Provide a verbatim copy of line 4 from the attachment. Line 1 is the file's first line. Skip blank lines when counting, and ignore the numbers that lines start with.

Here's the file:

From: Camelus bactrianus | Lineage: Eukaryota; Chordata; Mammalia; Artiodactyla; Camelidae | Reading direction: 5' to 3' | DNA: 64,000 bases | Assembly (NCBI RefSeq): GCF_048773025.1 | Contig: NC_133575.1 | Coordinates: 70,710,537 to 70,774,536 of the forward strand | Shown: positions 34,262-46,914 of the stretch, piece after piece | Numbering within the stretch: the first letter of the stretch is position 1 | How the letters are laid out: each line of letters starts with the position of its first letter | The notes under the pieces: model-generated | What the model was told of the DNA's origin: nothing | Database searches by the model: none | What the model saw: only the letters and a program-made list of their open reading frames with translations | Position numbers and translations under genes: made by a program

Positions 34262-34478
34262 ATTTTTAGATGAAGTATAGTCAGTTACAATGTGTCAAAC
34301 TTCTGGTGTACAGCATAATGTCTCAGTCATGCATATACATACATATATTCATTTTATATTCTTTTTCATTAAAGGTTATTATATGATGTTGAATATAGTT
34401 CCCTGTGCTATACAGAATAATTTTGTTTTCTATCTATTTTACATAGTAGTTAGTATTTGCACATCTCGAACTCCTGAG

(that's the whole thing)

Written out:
34301 TTCTGGTGTACAGCATAATGTCTCAGTCATGCATATACATACATATATTCATTTTATATTCTTTTTCATTAAAGGTTATTATATGATGTTGAATATAGTT